Origins | Get back to our roots. Where are you From? Is it California, Minnesota, China, Ireland, Earth? Do you know who you are? How you tell people where you are from, and why? Recently, I wrote about my accent, my language and the way that it marks me. People are constantly asking where I'm from, so my response to that question and this prompt feels like a story I'm always telling.
I believe there are several reasons for this:
I was raised by storytellers. All the women in my family constantly told stories about their lives, their pasts, stories they knew of relatives of travels. I wish I'd had the forethought to record some of these stories. If I have any regrets, it's that I don't have recordings of my Great Grandmother's voice, her laugh, her way of telling a story.
We were nomads. I moved a lot as a kid, every few years, so houses, street names, even friends were never what tethered me. My family, that was home. My grandparents' and my Granny's were home. A kitchen was home.
Growing up in the South, history never feels very far into the past. People are always giving you directions where something "used to be." We aren't good at letting stuff go, or moving fully forward; there's always some look back to the past. (I am not making a judgment whether this is good or bad. I do think it influenced my ancestors and thus, me.)
When someone asks me where I'm from, they typically are really asking about my accent. So, I say "Alabama" or "the Gulf Coast." But that's not the whole story, of course. My father's lineage is Irish and English, my mother's English and Scottish. I inherited the fair skin, the freckles, the love of story and language. But most of what makes me, my deep connection to the ocean, the desire to feed everyone, the ways I meander and get lost and can spend hours making small talk, which isn't small talk to me, at all, the way I love a pun, a clever turn of phrase, my belief in ghosts, and superstition, the way I first saw the world is because I grew up in the South.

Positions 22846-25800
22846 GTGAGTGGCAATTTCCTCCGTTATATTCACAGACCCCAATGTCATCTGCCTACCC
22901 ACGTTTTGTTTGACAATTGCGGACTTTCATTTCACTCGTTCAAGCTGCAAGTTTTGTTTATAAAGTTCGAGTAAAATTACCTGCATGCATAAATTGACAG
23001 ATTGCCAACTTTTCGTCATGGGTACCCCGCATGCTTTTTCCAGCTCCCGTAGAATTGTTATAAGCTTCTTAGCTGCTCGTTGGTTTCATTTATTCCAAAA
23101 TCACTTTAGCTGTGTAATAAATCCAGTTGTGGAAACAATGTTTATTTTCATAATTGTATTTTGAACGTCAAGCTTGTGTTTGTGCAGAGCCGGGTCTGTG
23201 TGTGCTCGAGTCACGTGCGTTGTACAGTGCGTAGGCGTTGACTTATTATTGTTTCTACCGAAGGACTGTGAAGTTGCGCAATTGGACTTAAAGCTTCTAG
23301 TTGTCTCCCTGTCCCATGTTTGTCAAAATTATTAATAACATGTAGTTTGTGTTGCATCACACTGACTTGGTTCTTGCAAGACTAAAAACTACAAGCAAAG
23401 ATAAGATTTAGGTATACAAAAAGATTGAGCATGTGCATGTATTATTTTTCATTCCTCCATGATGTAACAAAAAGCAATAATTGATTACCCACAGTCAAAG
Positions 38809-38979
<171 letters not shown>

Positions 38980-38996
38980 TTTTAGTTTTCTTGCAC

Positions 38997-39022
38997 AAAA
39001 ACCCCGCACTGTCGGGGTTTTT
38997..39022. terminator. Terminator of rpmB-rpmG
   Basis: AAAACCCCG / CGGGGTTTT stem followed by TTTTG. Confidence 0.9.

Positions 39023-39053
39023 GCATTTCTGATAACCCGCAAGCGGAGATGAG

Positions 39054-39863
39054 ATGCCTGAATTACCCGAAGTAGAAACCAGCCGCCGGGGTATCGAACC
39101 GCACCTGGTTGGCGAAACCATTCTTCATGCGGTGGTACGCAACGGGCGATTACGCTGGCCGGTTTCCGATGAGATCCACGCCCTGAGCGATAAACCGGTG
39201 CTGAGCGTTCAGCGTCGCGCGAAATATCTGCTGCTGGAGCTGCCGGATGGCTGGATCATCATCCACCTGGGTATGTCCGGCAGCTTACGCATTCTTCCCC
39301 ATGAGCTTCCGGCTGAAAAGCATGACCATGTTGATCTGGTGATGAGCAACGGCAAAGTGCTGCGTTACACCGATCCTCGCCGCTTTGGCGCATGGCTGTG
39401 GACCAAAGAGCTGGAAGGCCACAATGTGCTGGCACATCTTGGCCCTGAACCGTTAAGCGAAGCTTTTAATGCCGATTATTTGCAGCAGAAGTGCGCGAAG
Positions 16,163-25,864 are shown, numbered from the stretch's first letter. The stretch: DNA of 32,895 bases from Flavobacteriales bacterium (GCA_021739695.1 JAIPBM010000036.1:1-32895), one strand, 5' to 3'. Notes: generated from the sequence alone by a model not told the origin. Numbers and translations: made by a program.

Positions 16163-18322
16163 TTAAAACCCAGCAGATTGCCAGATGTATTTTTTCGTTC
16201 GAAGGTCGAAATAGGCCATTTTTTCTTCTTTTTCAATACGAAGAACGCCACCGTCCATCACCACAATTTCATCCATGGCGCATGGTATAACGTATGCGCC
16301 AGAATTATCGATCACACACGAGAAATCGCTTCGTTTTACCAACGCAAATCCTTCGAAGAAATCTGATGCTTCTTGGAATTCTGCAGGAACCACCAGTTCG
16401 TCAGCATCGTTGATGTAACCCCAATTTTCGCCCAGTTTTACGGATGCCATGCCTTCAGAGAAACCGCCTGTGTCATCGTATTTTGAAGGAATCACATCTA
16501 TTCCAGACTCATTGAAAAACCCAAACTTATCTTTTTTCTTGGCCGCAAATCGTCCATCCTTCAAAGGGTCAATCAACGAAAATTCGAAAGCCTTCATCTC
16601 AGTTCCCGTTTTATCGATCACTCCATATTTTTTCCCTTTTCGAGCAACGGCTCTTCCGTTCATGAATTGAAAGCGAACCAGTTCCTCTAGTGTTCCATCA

But one of the things I've been thinking about lately, particularly as I talk to my students and note a significant difference between my experiences and theirs, is that I'm also a child of the 80's. I was a teenager and college student in the 90's.
I'm from walking to my friends' houses down the street, riding my bike downtown to the library or general store, buying candy with dimes.
I'm from Jem and the Holograms, Saturday morning cartoons, watching movies like Stand by Me and Footloose with my family.
I'm from Strawberry Shortcake, portable record players, 45's and very large boomboxes with double tape decks essential for making a mix tape.
I'm from Michael Jackson's Thriller and Madonna's Lucky Star, and from MTV as actual music television.
I'm from vibrant, neon colors, big high, wearing mismatched socks, skating rink birthday parties.
I'm from telephones with cords, winding around the kitchen into the dining room.
I'm also from the time of the AIDS crisis, hysteria, paranoia and fear, the Cold War, and Reagonomics, Just Say No, the Exxon Valdez spill, the Challenger disaster, John Lennon's assassination, Tiananmen Square, tylenol tampering, and the Fall of the Berlin Wall.
Sometimes I forget the importance of when I grew up. It factors significantly into how I was shaped, and how I see the world. It fixes me in the same way place does; it frames my girlhood in neon with the Footloose soundtrack in the background.